If you are buying services from subcontractors – especially in case of cleaning, transportation, or construction – you need to pay attention to, if the invoices fulfil the invoice requirements to achieve VAT deductions.
A company can deduct the input VAT, if it achieves an invoice that fulfils the requirements from the supplier cf. Danish VAT Act. This means that the invoice needs to feature the following information:
- Date of issue (date of invoice).
- Invoice number (A consecutive number that builds on one or more series).
- Seller’s VAT registered number (CVR number).
- Seller’s name and address.
- Buyer’s name and address.
- The amount and sort of the delivered articles and/or services.
- Date of delivery (if it differs from date of issue).
- VAT basis, which means the price per unit without VAT, i.e., price reduction and discounts etc., if it is not included in the price per unit.
- The current VAT rates.
- The amount of VAT to be paid.
These rules are rather unproblematic in most cases. In fact, this also applies even though the rules may not have been fully complied, as long as the Danish Tax Agency at an inspection can ascertain that the supplier in fact has paid the VAT on the issued invoice. However, if this is not the case, even the smallest defects of the invoice can lead to the buyer missing the deduction of the input VAT.
This can be illustrated with a recent ruling from the city court in Copenhagen.
Subcontractor to the hotel industry
The case concerned a private limited company whose business primarily consisted of delivering cleaning services to hotels and restaurants, but which did not use its own employees. Instead, the company let the work be executed by various subcontractors, from which the company for months received invoices for the conducted work.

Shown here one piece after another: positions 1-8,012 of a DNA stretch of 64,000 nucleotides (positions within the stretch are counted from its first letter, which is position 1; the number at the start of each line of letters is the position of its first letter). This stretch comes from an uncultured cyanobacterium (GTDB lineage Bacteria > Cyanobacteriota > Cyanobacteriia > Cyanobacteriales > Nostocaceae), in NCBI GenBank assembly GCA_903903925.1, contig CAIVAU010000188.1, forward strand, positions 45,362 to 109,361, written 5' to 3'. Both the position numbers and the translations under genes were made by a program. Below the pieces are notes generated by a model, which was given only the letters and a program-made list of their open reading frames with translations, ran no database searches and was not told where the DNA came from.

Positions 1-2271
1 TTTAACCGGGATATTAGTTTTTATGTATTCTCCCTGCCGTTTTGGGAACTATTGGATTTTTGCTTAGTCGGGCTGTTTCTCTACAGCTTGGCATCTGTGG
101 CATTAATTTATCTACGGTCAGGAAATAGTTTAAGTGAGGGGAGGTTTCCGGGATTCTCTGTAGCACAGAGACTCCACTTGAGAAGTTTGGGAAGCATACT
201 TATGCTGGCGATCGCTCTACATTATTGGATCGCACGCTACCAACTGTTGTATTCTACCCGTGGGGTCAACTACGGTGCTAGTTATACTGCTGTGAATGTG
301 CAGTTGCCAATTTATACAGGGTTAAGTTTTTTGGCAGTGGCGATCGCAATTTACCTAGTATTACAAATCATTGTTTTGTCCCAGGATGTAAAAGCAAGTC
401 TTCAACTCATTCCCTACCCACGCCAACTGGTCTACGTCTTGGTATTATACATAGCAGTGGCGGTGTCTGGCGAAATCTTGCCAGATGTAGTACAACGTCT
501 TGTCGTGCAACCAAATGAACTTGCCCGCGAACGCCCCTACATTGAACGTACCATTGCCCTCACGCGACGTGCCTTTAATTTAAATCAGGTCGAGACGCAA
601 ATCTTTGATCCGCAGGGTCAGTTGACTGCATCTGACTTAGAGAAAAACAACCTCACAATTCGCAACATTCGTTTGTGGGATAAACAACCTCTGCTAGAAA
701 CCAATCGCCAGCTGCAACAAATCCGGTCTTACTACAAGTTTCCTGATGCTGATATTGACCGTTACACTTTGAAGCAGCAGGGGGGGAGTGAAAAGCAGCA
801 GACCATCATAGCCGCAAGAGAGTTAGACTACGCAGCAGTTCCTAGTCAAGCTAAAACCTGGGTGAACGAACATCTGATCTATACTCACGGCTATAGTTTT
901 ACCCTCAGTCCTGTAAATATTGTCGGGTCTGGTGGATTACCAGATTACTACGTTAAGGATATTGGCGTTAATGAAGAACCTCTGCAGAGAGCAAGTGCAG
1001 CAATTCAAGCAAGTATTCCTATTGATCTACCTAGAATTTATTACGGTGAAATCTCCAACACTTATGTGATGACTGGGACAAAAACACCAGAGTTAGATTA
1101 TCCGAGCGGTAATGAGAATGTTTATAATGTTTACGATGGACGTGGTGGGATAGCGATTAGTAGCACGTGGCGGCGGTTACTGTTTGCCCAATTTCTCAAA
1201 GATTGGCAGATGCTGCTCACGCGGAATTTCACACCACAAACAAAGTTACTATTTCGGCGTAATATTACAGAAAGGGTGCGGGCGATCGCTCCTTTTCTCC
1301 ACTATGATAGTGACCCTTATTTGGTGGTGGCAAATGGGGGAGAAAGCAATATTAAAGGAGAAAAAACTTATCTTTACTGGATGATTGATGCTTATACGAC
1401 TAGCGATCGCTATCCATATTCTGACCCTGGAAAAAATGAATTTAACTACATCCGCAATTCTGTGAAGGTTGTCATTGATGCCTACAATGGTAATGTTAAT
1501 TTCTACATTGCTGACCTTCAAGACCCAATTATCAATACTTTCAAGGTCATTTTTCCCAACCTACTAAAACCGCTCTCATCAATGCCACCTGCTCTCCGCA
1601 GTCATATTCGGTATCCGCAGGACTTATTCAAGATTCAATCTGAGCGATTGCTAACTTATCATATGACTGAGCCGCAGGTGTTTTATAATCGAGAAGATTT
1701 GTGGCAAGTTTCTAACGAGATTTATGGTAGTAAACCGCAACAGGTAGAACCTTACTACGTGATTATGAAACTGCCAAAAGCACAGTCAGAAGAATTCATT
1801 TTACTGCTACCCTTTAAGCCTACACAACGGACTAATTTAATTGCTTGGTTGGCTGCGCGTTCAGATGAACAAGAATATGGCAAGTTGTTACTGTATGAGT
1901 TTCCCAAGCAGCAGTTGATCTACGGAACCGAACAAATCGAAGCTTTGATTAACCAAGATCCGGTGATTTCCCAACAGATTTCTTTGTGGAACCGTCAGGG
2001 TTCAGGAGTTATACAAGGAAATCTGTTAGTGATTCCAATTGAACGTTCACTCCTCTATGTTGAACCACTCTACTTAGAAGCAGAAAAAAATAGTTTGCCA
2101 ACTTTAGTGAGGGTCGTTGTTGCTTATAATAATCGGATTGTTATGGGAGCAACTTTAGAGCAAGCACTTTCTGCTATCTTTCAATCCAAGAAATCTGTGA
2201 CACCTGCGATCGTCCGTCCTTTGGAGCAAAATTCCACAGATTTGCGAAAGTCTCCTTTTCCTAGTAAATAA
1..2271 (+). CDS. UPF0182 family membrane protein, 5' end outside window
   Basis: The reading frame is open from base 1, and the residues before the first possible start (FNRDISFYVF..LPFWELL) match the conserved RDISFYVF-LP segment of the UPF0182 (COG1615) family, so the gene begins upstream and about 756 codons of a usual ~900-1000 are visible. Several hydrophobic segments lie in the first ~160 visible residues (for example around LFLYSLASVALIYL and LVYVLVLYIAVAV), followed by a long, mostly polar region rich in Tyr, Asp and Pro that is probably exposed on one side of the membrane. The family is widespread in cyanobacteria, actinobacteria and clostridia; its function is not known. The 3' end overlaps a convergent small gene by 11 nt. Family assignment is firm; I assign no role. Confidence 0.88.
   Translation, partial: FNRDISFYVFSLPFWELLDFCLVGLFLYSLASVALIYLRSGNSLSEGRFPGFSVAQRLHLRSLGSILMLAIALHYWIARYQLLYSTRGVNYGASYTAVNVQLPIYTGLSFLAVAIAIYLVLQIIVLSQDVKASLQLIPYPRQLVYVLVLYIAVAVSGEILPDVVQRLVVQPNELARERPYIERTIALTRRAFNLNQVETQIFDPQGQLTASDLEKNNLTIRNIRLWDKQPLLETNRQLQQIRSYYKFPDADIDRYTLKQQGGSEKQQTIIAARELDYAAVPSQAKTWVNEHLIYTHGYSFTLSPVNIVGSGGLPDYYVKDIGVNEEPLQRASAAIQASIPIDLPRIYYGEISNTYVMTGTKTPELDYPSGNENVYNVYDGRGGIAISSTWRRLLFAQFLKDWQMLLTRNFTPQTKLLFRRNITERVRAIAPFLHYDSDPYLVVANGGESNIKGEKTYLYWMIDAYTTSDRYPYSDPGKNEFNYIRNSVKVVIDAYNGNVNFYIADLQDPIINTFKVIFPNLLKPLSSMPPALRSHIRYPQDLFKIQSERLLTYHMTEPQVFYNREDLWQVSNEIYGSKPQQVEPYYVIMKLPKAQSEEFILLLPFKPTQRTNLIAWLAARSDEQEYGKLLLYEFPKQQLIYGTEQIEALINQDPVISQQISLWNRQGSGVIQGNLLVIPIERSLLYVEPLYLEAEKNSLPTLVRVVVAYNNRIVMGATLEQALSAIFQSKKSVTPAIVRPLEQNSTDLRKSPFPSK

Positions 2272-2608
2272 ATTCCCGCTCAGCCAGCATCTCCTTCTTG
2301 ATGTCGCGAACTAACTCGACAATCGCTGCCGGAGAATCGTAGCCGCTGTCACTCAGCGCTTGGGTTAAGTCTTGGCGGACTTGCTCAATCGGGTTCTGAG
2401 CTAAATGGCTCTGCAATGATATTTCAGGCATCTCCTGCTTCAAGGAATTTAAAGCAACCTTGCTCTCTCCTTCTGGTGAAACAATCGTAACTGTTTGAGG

For four of these subcontractors, the achieved invoices did not include information about, where the work was conducted, and how the amount of the invoices was calculated. It was a common characteristic for these four subcontractors that none of them had outlined VAT. Furthermore, neither the Danish Tax Agency or the CEO of the private limited company was able to get in contact with the companies, who also had not registered any or only few employees although the conducted work was rather comprehensive.
On this basis, the Danish Tax Agency refused deduction of the input VAT with an amount of 563.146 DKK, which was upheld by the Danish National Tax Tribunal.
Part of the case was brought before the city court which, however, upheld the tax authorities. This was done with reference to the fact that the invoices alone only contained a text stating that the service was cleaning for a month and a total amount of it. In addition, the agreement with the subcontractors did not contain a description of the parties’ obligations to each other. Furthermore, for a period, no worksheets or other documentation had been submitted that the work had been carried out, and there were conflicting explanations as to how the number of working hours was checked. The fact that there was a payment trail, could not change the result in these circumstances. The verdict has been appealed to the Eastern High Court.